Here are a few blogs that are specific to instructional design. I have found good useful information in each of these sites. My favorite of the three listed below is the Rapid E-Learning Blog as it just has so much information available to instructional designers, however all of the listed blogs are great resources.
The Rapid E-Learning Blog
The Rapid E-Learning Blog is designed to give readers insight into developing and designing the best e-learning instruction possible. The blog is full of great discussions about instructional design from designing an e-learning course on a budget to PowerPoint tutorials & free templates. The site is hosted by Tom Kuhlamann who has over 15 years of experience with instructional design and training in the industry. One of the things that I like so much about the blog is that not only do you get the perspective of the writer, Tom, but you also get the feedback of so many other professionals in the industry as the site has over 69 thousand readers and many of them comment and tweet about the posts. The comments add a lot of depth to the discussions and give other points of view and experiences about the topics. I have posted the main page link for the blog above this posting; however I am adding a second link just below to one of my personal favorite blogs in this series. This blog is from a few years ago but it really puts into perspective an instructional designer’s role and how we as instructional designers need to set clear goals and get our learners focused on the right things.
The Instructional Design Open Studio (IDOS)
The Instructional Design Open Studio (IDOS) blog is hosted by the instructional design team at Kansas State University. The blog discusses all types of topics; a great recent post was all about herding online traffic to a web site. The post discussed reasons one would want to drive online traffic to a site and also offered some suggestions on how to drive online traffic to educational resources on the web. One of the things that I like on the blog is the layout. It is very easy to follow and search for blogs or videos. Each blog is also divided up by several headings that make reading the blog easy. Besides having a blog, the site also has a roundtable forum where different instructional designers post videos that give insight to different things that an instructional designer can do with videos with the different tools at their disposal. The videos are full lectures from the school where instructional designers share their insights into various topics. It is a great resource but some of the lectures are rather long. One of the most recent videos entitled Prezi: Single Canvas, Dynamic Design, Presentation Pizzazz shares tips on making a presentation more visual with more impact however it is 73 minutes long.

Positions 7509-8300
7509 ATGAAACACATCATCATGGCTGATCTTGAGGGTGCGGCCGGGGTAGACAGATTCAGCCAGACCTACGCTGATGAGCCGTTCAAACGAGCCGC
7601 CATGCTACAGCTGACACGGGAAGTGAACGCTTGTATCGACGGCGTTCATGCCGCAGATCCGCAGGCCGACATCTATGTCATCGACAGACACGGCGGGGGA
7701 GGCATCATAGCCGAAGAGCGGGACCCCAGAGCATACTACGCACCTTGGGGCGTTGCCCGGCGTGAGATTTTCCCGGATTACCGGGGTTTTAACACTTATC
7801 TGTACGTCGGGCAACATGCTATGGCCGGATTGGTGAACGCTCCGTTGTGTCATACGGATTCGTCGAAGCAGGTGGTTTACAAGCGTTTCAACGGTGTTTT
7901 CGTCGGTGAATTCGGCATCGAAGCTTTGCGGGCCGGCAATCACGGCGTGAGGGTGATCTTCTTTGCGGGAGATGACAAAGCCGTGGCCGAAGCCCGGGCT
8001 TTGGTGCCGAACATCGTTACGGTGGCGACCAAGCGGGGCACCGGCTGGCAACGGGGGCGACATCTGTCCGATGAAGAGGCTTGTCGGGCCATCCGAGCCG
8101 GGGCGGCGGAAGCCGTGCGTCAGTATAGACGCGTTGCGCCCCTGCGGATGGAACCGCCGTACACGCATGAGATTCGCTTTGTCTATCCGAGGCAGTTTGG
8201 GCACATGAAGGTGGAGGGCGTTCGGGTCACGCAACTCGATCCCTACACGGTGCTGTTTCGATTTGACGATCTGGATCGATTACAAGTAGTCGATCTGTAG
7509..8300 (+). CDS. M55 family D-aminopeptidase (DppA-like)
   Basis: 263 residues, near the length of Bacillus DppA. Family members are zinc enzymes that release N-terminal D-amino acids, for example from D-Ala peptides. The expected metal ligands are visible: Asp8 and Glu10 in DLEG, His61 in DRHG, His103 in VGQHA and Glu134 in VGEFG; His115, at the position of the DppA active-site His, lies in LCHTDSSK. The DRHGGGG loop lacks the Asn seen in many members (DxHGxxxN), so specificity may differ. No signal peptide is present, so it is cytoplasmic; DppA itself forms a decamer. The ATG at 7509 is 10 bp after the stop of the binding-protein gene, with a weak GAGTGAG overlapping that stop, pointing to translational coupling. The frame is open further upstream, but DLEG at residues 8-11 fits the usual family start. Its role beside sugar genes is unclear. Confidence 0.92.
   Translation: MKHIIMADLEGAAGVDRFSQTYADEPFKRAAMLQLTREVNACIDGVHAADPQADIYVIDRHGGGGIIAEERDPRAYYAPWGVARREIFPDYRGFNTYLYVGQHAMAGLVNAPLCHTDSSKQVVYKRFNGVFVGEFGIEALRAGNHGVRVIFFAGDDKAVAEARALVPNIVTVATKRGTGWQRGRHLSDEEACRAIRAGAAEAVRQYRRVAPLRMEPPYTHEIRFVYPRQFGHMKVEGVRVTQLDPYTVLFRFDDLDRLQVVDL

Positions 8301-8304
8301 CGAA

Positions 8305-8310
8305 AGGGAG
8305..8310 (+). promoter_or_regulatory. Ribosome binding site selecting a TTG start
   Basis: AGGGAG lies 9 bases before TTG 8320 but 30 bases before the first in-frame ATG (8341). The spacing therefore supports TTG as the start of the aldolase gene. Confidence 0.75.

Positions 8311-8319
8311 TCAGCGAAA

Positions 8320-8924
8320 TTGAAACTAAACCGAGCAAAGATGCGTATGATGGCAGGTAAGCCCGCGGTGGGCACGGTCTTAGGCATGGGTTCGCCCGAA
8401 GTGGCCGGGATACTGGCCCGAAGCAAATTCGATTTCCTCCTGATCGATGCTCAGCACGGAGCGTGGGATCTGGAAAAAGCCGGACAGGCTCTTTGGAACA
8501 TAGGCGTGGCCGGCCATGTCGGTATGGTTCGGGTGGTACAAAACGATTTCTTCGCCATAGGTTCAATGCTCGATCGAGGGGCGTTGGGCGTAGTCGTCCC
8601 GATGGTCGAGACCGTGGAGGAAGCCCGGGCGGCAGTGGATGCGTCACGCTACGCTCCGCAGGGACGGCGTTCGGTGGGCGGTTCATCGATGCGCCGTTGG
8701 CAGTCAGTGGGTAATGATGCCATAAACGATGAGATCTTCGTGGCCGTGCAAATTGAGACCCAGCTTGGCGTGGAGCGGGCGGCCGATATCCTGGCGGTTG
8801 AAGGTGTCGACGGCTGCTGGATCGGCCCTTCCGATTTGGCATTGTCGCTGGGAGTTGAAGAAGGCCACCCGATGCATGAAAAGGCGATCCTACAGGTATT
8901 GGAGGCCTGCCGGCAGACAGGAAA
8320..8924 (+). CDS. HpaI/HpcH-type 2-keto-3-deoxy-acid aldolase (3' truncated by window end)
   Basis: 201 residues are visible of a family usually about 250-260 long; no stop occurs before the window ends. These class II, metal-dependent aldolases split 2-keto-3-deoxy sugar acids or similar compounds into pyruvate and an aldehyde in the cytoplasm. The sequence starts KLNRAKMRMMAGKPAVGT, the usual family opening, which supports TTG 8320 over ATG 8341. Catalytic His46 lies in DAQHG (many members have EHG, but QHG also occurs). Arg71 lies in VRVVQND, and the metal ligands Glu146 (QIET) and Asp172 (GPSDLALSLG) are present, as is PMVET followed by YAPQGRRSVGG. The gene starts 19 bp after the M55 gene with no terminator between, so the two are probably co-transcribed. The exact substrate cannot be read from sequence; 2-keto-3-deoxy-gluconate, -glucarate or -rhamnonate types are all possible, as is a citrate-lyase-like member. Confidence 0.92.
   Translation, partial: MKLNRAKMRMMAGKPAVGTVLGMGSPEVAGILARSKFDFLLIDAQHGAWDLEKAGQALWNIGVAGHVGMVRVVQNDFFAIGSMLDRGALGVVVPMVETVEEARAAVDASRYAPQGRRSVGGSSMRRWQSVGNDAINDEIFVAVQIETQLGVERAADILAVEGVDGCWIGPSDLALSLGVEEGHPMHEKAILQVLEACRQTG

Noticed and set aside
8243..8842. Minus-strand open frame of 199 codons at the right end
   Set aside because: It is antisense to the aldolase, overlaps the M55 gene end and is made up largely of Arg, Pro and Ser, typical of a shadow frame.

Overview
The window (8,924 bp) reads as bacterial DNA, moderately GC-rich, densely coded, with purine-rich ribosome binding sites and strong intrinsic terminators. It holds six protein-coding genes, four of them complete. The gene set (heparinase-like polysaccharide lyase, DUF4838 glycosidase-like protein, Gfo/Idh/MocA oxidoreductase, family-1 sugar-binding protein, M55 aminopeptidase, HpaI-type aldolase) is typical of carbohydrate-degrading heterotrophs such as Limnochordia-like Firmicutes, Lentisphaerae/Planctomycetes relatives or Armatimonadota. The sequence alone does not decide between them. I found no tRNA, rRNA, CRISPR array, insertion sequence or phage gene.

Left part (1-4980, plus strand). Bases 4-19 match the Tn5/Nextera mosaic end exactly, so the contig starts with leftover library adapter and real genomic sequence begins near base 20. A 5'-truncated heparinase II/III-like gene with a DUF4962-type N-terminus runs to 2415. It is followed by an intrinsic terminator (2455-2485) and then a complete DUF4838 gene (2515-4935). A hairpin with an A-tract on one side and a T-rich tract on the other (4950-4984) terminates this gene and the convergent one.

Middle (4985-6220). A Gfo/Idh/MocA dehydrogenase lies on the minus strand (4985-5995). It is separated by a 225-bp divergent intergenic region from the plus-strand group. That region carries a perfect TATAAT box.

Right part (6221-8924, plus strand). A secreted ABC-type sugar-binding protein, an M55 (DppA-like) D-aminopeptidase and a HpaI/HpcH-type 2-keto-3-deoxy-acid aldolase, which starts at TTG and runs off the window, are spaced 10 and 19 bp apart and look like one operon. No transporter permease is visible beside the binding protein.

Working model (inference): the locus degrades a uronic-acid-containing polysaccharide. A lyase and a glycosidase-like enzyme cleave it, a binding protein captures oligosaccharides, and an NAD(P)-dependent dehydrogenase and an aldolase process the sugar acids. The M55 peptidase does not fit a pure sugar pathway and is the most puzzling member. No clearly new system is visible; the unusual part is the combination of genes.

Making Change: Ideas for lively e-learning
This blog is written by Cathy Moore who has over 25 years in instructional design working with fortune 500 companies and designing e-learning. Her blog is full of realistic ideas that will help any instructional designer create powerful e-learning for adults. This blog is really geared toward corporate training and the business environment unlike some other blogs on instructional design that are about education and schools. Her recent post is all about creating job aids and how they can benefit employees. Moore goes on to say that these job aids can have the typical how-to information that a job-aid has but the can also include other content like thought-provoking questions and motivational messages often found in a course. She has another recent blog that really captivated me that talked about whether learning styles are worth our time. That reminds me of a recent video that I saw with Dr. D. Willingham, a researcher and professor at the University of Virginia, talking about how learning styles don’t exist. It’s worth a watch and can be seen here http://www.youtube.com/watch?v=sIv9rz2NTUk. Moore’s blog is very user friendly and each blog has hyperlinks that will take you to items that she references or to other sites that are referenced. She also uses pictures and/or videos to strengthen the posts. Besides Moore’s blog, she also tweets about instructional design where you can get a daily idea to spark your instructional design creativity. You can follow her on twitter at the link below.